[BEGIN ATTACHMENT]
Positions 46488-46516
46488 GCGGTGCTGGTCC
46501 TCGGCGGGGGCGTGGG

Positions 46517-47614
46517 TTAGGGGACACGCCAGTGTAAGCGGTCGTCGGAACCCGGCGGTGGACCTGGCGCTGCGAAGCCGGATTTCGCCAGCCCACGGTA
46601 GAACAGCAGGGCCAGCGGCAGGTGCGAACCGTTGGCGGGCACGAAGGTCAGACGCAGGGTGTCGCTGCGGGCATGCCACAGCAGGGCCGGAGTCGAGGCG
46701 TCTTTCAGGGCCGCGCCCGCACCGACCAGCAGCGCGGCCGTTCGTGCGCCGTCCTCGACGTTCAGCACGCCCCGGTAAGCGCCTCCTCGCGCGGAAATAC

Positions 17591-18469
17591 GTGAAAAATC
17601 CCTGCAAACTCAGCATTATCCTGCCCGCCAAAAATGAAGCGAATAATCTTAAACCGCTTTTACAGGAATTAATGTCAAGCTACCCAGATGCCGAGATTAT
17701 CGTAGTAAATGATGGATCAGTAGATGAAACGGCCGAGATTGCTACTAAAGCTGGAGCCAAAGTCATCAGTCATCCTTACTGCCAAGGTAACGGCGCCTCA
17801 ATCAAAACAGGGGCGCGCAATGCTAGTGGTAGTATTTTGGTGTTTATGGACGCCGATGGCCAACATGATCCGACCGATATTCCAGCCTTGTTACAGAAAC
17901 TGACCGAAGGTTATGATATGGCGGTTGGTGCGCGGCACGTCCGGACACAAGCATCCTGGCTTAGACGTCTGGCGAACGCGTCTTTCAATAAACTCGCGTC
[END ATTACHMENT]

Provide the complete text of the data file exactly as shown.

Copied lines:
Positions 46488-46516
46488 GCGGTGCTGGTCC
46501 TCGGCGGGGGCGTGGG

Positions 46517-47614
46517 TTAGGGGACACGCCAGTGTAAGCGGTCGTCGGAACCCGGCGGTGGACCTGGCGCTGCGAAGCCGGATTTCGCCAGCCCACGGTA
46601 GAACAGCAGGGCCAGCGGCAGGTGCGAACCGTTGGCGGGCACGAAGGTCAGACGCAGGGTGTCGCTGCGGGCATGCCACAGCAGGGCCGGAGTCGAGGCG
46701 TCTTTCAGGGCCGCGCCCGCACCGACCAGCAGCGCGGCCGTTCGTGCGCCGTCCTCGACGTTCAGCACGCCCCGGTAAGCGCCTCCTCGCGCGGAAATAC

Positions 17591-18469
17591 GTGAAAAATC
17601 CCTGCAAACTCAGCATTATCCTGCCCGCCAAAAATGAAGCGAATAATCTTAAACCGCTTTTACAGGAATTAATGTCAAGCTACCCAGATGCCGAGATTAT
17701 CGTAGTAAATGATGGATCAGTAGATGAAACGGCCGAGATTGCTACTAAAGCTGGAGCCAAAGTCATCAGTCATCCTTACTGCCAAGGTAACGGCGCCTCA
17801 ATCAAAACAGGGGCGCGCAATGCTAGTGGTAGTATTTTGGTGTTTATGGACGCCGATGGCCAACATGATCCGACCGATATTCCAGCCTTGTTACAGAAAC
17901 TGACCGAAGGTTATGATATGGCGGTTGGTGCGCGGCACGTCCGGACACAAGCATCCTGGCTTAGACGTCTGGCGAACGCGTCTTTCAATAAACTCGCGTC